Visiting Day

The funeral director killed the lights. I left. I don't remember ever feeling more alone.

The day of his visitation I went into his closet. I selected his tweed jacket, his necktie. I even wore his reading glasses.

I was twelve.

His clothes were too big. His glasses gave me a headache. His jacket came to my knees. I looked like a damn fool.

There was a matchbook in one of his pockets. On the front it read: “Drink Royal Crown Cola.” The matchbook looked ten lifetimes old.

I kept it in my left palm while I shook hands with a line of visitors.

The first hand I took belonged to Mister Bill. He worked with Daddy. He had tattooed forearms like he’d been eating too much spinach. He smelled like cigarettes.

“I loved your dad,” he said, sniffing.

Next: an old woman in a flowery hat. They said once she’d hit middle-age, she’d lost her hair—and her mind. She was a bird in the world.

She told me about a dream. “Saw your father in Glory,” she said. “He was laughing, wearing white, and eating dinner with Abraham Lincoln.”

After her: a girl I grew up with. My first kiss. We were six. She threatened to rub poison ivy on my face if I didn’t let her kiss my lips. I gave in. At the visitation, she hugged me and cried.

That hurt.

And my uncle. He wore overalls and necktie. He was the same man who taught me to play guitar, cuss, and chew tobacco. When he hugged me I could hear his heavy wheezing.

An accident in a fertilizer factory weakened his lungs. He wheezed even worse when he cried.

Then: my baseball team, the Boy Scouts, women’s Bible-study groups, old friends, new friends, strangers, distant family. My third-grade teacher. The mailman.

It was a god-awful day.

When the room cleared, I stood alone. The funeral director sat in the rear pew. He told me, “Take your time, son, there’s no hurry.”

On an oak table sat a photograph of a smiling man. I looked at it, wishing I would’ve had something poetic to say. But I’ve never been much for big words.

All I could come up with was: “I guess this is it, Daddy.”

The funeral director killed the lights. I left. I don’t remember ever feeling more alone.

Yesterday, I went to a party with my wife. I shook hands with people I’ve never met. I drank expensive beer. I flashed my most genuine-looking smile to folks who seemed about as shallow as creek water.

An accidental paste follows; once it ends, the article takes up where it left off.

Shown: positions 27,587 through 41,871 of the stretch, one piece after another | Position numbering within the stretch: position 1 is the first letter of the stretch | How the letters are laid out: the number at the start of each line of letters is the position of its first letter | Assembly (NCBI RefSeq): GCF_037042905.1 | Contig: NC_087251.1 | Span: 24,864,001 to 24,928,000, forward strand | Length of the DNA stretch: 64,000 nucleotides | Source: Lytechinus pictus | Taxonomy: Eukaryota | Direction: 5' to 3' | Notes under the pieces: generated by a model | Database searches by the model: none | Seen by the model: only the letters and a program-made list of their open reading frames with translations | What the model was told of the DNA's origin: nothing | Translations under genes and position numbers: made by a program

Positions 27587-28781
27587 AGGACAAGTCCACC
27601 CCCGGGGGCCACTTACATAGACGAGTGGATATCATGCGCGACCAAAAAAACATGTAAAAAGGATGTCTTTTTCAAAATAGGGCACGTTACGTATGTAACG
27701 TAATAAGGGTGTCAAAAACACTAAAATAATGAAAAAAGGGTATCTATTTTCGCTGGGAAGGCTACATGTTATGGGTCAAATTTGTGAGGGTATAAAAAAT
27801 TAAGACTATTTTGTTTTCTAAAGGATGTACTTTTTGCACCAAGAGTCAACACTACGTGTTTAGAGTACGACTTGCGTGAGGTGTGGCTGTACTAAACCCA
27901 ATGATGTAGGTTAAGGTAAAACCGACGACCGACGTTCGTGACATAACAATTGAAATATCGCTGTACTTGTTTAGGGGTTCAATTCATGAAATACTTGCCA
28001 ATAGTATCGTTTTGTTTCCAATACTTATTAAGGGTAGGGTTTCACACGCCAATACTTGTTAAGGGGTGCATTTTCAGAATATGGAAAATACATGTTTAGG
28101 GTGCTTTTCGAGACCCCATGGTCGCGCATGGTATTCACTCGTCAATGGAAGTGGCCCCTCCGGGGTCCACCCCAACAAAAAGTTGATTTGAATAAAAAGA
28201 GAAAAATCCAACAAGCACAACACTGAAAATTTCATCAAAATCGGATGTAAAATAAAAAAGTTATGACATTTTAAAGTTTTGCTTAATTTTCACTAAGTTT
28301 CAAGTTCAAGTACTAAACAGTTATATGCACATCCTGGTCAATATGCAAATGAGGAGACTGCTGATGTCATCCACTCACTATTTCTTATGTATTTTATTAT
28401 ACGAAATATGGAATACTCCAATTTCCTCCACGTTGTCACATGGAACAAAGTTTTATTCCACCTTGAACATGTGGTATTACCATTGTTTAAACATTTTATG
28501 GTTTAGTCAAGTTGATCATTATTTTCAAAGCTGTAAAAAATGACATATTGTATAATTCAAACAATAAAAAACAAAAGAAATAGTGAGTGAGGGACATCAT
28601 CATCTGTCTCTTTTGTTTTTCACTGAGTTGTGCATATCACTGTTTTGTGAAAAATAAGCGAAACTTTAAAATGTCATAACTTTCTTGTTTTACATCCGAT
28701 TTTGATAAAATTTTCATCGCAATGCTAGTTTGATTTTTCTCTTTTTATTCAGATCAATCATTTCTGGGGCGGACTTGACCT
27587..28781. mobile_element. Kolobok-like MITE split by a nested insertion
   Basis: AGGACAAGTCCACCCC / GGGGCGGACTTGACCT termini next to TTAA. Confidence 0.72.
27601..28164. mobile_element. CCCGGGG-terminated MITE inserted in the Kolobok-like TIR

At the end of the night, I reached into my tweed jacket to retrieve keys. I felt something. A matchbook. “Drink Royal Crown Cola,” it read.

It’s been a long time since I’ve worn his jacket. But I’ve grown, it fits me now. So does my own life. I’m happy. I still have nothing poetic to offer. But if I did, I might say:

I’ll always miss you, Daddy.



  1. John Roberts - March 29, 2017 10:36 am

    Good, I’m sure you’ll get a lot of positive comments from folks like me who’ve buried a close relative. You nearly hit the nail on the head (my nail anyway).

  2. Sandy Gallagher - March 29, 2017 11:42 am

    Hits so close to home – I was six.

  3. Sharon - March 29, 2017 12:07 pm

    This hit home. Today would have been my baby sister’s 60th birthday. Happy Birthday, Jo

  4. Priscilla S. Adkisson - March 29, 2017 12:07 pm

    This is true – we never get to the place where we don’t miss our parents. At any time, any place and out of the blue – a memory will pop up and make the heart ache and yearn for a visit with them.

  5. Michael Bishop - March 29, 2017 12:10 pm

    Whatever our age, we feel orphaned at the loss of a parent, but it’s definitely tougher for a kid, much tougher, and your younger self and the orphan still inside the older Sean Dietrich both have our heartfelt condolences.

  6. Susie Munz - March 29, 2017 1:32 pm

    The pain of loss doesn’t go away, it just changes you so you can cope with it.

  7. Meg Glenn - March 29, 2017 1:50 pm

    Beautifully and honestly said. I know it was years ago, but I’m very sorry for your loss. Thank you for sharing.

  8. Kathryn - March 29, 2017 2:50 pm

    Oh Mercy, I should not have read this one at work.

  9. Dennis Whitehurst - March 29, 2017 3:03 pm

    Thanks, Sean. I’ve LIVED this one, in entirety.

  10. Sam Hunneman - March 29, 2017 3:08 pm


  11. Beverly Stovall - March 29, 2017 3:30 pm

    Your answer was perfect!

  12. HRC - March 29, 2017 3:41 pm

    As usual, your essays seem to have perfect timing. Right now, I’m in such need of my sweet sweet daddy. I hear his wisdom in my ear most days. “Don’t wear your feelings on your sleeve”, “Knowledge is power”, “Keep your expectations low, that way you’ll never be disappointed” and my favorite “Rule with your mind, but always try to lead with your heart”. I still carry his busted Seiko with me. It eases me.

  13. June RouLaine Phillips i - March 29, 2017 7:55 pm

    I have my daddy’s pocket knife he carried . So many memories whittled out from your sweet story of your dad.

  14. Nancy Kane - March 29, 2017 9:08 pm


  15. Lois Young - March 29, 2017 9:12 pm

    Wow! This is beautifully written. It is poetic in the best way possible.

  16. Horaces' son - March 29, 2017 10:13 pm

    I won’t ever be able to fill his jacket. Miss you Daddy ❤️

  17. Ardis K - March 29, 2017 11:16 pm

    Amazing story, Sean. I don’t care how old they are, or we are when they pass, it still hurts. Your story just brings back the memories, good and bad! Thank you.

  18. kathleen - March 29, 2017 11:54 pm

    thought of my Dad while reading this story! TU Sean

  19. Debbie Galladora - March 30, 2017 2:40 am



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